From time to time, my friends in the psychological community point out to me that most of my columns pertain to law.† Well, this one is going to be a hybrid dealing with both legal and psychological issues.† This is the story of Doug Shulby, Jr., a seventeen-year-old student in Manhattan Beach who suffers from Aspergerís syndrome.† Someone with Aspergerís syndrome is, in effect, unable to interpret social signals such as casual comments or facial expressions that help people interact with each other.† People with Aspergerís are often extremely intelligent, yet they tend to fixate on a single, obscure subject, such as the average amount of rainfall per year in every city in the country, or the number of mosquito bites the average person receives on a given Sunday in August.†
The Manhattan Beach Unified School District had evaluated Doug six months before the incident that will be discussed shortly.† In the evaluation, school psychiatrists concluded that if Doug acted inappropriately at school, employees should let it go and address the issue sometime in the future.† It is well known in the psychological community that people who have Aspergerís syndrome suffer significant physical and psychological damage from being physically restrained.†
Flash back to December 8, 1998.† On that date, Doug and a Manhattan Beach School District employee got into a disagreement.† Doug was standing outside a classroom waiting for his next class to start when a district security officer asked Doug what he was doing in the hall.† When Doug told Security Officer Ray Lee that he was waiting, Lee didnít believe him, and became angry and combative with Doug.† Knowing things could get bad, Doug tried to walk away and end the conversation.† Unfortunately, Lee followed Doug and grabbed him by the arm in an attempt to take him to the security office.† Doug resisted Leeís continual grabbing at him, and was subsequently restrained by six district employees.† Lee then contacted Christopher Vargas, a Manhattan Beach Police officer who was on assignment at the high school.† The officer handcuffed Doug and called called the Manhattan Beach paramedics to take Doug to the hospital for a psychological evaluation.† Doug was then transported to the hospital, and was situated in leather wrist and ankle restraints for several hours.† When Dougís mother arrived at the hospital, Doug was lying on a bed, still in restraints, but too tired to resist.†
Doug was unable to return to school.† He felt humiliated and had continuous nightmares which left him waking up screaming and crying.† Dougís mother, Sharon Shulby says that for a while after this incident, she was afraid to leave her son alone, as he would shift from extreme anger to withdrawal and back again.† Mrs. Shulby feels she lost part of her son that day.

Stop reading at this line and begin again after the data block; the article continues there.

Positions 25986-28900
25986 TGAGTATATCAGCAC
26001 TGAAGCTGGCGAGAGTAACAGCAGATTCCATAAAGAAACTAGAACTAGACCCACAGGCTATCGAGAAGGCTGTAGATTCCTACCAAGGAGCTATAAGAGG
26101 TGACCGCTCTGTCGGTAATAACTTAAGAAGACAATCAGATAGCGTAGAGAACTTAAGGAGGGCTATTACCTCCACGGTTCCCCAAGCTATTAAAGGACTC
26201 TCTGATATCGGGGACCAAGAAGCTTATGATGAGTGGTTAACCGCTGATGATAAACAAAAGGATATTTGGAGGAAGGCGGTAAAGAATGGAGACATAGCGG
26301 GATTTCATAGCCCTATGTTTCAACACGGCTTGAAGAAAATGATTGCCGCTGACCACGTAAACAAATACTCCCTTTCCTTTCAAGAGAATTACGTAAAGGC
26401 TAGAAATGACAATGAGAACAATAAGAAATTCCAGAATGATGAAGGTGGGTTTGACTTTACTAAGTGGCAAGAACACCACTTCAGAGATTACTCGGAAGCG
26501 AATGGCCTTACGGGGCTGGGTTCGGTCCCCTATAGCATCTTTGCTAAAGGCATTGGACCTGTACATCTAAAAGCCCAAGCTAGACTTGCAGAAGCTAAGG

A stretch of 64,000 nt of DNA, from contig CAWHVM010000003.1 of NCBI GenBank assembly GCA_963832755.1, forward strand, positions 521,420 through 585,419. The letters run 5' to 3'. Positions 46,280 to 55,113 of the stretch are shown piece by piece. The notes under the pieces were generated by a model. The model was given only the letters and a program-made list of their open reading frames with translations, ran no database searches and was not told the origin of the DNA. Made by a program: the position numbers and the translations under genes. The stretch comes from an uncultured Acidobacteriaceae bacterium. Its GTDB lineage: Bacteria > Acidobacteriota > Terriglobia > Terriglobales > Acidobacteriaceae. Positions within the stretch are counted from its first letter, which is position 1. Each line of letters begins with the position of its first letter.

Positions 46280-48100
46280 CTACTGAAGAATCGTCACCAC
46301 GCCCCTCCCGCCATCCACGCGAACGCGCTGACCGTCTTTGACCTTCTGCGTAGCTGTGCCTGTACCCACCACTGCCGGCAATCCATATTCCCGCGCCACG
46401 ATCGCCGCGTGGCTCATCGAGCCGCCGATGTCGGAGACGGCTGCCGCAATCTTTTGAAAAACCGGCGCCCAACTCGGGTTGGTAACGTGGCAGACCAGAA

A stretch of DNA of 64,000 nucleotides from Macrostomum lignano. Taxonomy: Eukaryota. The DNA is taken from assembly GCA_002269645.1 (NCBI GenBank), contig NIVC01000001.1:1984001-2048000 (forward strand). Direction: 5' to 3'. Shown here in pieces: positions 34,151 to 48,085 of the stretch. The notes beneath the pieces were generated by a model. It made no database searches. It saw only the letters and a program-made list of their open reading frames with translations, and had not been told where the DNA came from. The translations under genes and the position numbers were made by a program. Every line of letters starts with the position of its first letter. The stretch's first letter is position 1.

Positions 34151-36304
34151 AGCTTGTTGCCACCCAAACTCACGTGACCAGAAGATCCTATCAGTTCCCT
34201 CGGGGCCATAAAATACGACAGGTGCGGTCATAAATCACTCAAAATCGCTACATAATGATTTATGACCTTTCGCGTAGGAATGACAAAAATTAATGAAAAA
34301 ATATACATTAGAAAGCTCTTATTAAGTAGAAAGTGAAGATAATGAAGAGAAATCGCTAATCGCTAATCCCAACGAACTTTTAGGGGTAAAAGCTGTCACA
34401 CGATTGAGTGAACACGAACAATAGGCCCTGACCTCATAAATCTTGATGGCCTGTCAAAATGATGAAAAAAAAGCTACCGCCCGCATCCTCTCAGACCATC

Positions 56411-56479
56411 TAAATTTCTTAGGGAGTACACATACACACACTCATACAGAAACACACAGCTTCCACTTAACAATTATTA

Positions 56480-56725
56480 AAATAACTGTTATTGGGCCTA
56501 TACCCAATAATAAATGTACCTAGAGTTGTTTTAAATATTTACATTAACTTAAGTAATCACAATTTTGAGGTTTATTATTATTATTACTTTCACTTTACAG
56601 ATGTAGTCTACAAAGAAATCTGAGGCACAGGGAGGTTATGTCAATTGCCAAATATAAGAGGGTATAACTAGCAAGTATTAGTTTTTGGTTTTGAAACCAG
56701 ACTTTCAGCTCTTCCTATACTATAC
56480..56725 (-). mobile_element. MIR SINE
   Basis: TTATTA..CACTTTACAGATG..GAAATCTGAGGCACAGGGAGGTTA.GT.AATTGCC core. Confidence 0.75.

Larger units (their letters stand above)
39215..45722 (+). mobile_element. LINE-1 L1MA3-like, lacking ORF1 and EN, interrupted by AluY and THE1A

Dougís attorney has sued for negligence, false imprisonment, and both negligent and intentional infliction of emotional distress, claiming that the school violated its contract with Doug by physically restraining him, when the school evaluation had specifically indicated that was not the way to handle Doug if Doug began to act out.†
Two years before this incident when he was fifteen, Doug diagnosed himself with Aspergerís.† Dougís self-diagnosis was later confirmed by a doctor.† To give you a better feel for what Dougís life is like, he never understood the concept of homework, since he was doing well at school.† He would also interrupt his teachers to correct their mistakes, as those with Aspergerís lack the social skills which would allow them to raise their hands and be called on.† Many with Aspergerís are viewed as rude, until it is understood that they cannot help themselves.†
Because of the psychological evaluation done by the school six months before this incident, I am on Dougís side.† The school was made aware of his condition, he was given an extensive psychological evaluation, which specifically indicated what should and should not be done if Doug were to start acting out, and then what was in the report was either ignored by school personnel or not all personnel were made aware of the report and of Dougís condition.† The purpose of the report was to prevent exactly what happened from happening.† Itís not like the family snuck Doug into school and didnít tell anyone he had a psychological condition.† The family was up front about it, and the purpose of the psychological report was to alert school employees as to how Doug needed to be treated.† Doug suffered a lot on December 8, 1998, and it was unnecessary.† The school district needs to be held responsible for its negligence and the damage done to Doug.